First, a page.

RG: The book adheres - albeit uniquely - to the trope of "hero plucked from farm / shire / normal life to begin adventure with her own kind." Would you agree? 

Yes. I am not sure why it happened this way, it sure seems common. But it just happened. I have always been interested in country to city movement, and vice versa. Life in a small town is so much different than life in a city. Unless you spend all of your time inside. 

RG: Is there an element of Stockholm Syndrome in her plight? She does not appear to be a victim, but the dynamic between herself and her kidnapper is very nuanced and rich. 

Nice catch. It sure seems that way, at first, doesn’t it? Joan
Didion wrote a fantastic essay about Patti Hearst and Stockholm Syndrome! There is no saying for sure whether Stockholm Syndrome exists here, because we see through the eyes of the one who has been abducted. However, if you consider her a reliable narrator, then do you find her credible when she speaks of Freddy in loving terms? Do you like how I answered a question with a question? I guess some things must remain a mystery. 

Did this come organically or did you have to work on it? 

Mostly it came organically. Although rewriting and editing and rewriting was painstakingly difficult. 

RG: Ame is also among a bunch of creatures populating the book - not quite a "Chosen One" - but they all appear to have supernatural powers, and Ame's powers are very strong. 

Yes, well they are a divergent tribe off the human chart! So they feel very human in one sense, what with human thoughts and feelings and interests. However, they developed the human senses in an amplified way, and were outcasted. Then they learned the subtle alchemy to survive. The humans turned against them, so they had little choice but to find leverage against humankind. Ame of course is new to her birthright. She must acclimate. She does not know her people’s history, and she was raised thinking she was human. So she sympathizes with humans. It will not be easy for her.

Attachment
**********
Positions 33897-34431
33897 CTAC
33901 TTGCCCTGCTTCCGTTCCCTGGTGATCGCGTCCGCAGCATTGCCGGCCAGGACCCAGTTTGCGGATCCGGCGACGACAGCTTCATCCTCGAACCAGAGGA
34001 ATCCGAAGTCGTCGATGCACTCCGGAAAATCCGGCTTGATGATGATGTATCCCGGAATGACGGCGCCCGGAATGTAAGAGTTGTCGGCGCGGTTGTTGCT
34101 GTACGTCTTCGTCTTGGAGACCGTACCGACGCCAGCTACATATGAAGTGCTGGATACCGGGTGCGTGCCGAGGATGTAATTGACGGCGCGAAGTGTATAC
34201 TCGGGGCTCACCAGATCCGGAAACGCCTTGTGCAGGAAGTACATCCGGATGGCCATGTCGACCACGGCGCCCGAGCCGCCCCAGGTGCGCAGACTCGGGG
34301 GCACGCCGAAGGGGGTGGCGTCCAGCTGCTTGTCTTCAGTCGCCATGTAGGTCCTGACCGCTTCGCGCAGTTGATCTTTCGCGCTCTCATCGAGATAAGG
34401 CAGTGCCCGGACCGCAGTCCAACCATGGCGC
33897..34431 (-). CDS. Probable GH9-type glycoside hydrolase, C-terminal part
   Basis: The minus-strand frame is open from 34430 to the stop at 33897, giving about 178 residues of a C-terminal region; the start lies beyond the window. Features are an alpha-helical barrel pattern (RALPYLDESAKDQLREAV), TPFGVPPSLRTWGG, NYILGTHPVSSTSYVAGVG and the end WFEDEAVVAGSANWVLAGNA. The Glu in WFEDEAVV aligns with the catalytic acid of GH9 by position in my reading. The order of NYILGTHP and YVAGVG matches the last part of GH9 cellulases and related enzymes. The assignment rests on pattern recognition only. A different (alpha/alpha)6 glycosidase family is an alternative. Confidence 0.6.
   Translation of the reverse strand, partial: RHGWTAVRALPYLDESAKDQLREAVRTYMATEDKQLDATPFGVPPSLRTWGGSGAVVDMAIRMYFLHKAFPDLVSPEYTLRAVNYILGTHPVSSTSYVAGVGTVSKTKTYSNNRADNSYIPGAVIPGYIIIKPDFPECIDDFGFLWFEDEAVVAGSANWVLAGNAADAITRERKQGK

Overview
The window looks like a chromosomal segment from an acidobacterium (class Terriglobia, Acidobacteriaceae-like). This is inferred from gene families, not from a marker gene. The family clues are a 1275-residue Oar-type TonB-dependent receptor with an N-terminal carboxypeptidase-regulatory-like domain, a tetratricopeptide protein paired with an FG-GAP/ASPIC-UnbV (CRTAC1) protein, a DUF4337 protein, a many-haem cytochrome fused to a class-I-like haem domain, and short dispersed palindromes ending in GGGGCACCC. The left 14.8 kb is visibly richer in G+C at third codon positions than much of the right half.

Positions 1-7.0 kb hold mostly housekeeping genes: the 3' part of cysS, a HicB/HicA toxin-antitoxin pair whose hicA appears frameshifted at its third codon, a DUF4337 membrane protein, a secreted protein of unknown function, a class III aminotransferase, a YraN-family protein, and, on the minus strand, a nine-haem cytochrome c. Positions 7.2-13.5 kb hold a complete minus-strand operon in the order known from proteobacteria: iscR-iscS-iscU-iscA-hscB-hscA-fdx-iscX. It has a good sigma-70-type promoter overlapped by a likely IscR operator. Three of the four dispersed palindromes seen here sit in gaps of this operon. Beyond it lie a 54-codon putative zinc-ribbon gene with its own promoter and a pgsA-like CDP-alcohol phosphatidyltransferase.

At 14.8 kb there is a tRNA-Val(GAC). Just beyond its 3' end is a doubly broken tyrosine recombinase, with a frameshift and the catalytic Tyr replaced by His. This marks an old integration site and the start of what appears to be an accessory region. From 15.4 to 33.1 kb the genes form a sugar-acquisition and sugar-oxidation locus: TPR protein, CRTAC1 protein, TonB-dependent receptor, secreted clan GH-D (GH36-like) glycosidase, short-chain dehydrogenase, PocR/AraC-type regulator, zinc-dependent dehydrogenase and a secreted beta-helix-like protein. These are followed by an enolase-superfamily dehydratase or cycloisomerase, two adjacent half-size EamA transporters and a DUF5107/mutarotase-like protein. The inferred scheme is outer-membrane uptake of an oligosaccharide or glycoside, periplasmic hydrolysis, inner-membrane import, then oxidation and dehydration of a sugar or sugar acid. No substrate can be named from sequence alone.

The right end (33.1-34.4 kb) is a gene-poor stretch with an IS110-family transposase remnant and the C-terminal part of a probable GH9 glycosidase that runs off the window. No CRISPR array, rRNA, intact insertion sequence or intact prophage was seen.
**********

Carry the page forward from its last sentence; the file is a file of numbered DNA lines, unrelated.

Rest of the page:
RG: Is there an end in sight? 

No! I actually have never felt so committed to a story, in an encouraging way. This is very exciting. I feel like these characters have great staying power, and they are living rent-free in a large art loft I refinished for them in my head! They have all their basic needs met, and are actually quite spoiled. I just bought Ame a Tesla, though I have not caved on Freddy’s request for the new Aston Martin Vanquish. I asked him how many ebooks at the bargain basement price point did he think I would need to sell, in order to afford those wheels? He doesn’t seem to have a very good understanding of the real world. 

You say this story is ongoing, but do you plan ahead? 

Yes. I have an outline and I tweak it often. I have about 100,000 words in the pipeline, so that’s quite a bit of material to work with. I have a couple of new characters who will brighten the surroundings. And then, there are a couple of characters I allow to make their own way, because they do not quite move along storylines. Hendrix, for instance, is a question mark most of the time. I don’t know where he is going, or what he is doing. He keeps me on the edge of my seat. Ame’s path is the one I have to keep forefront. 

And do you have a vision for where it will end up? 

Not at all, no. May be a very long ways away! I see no end in sight!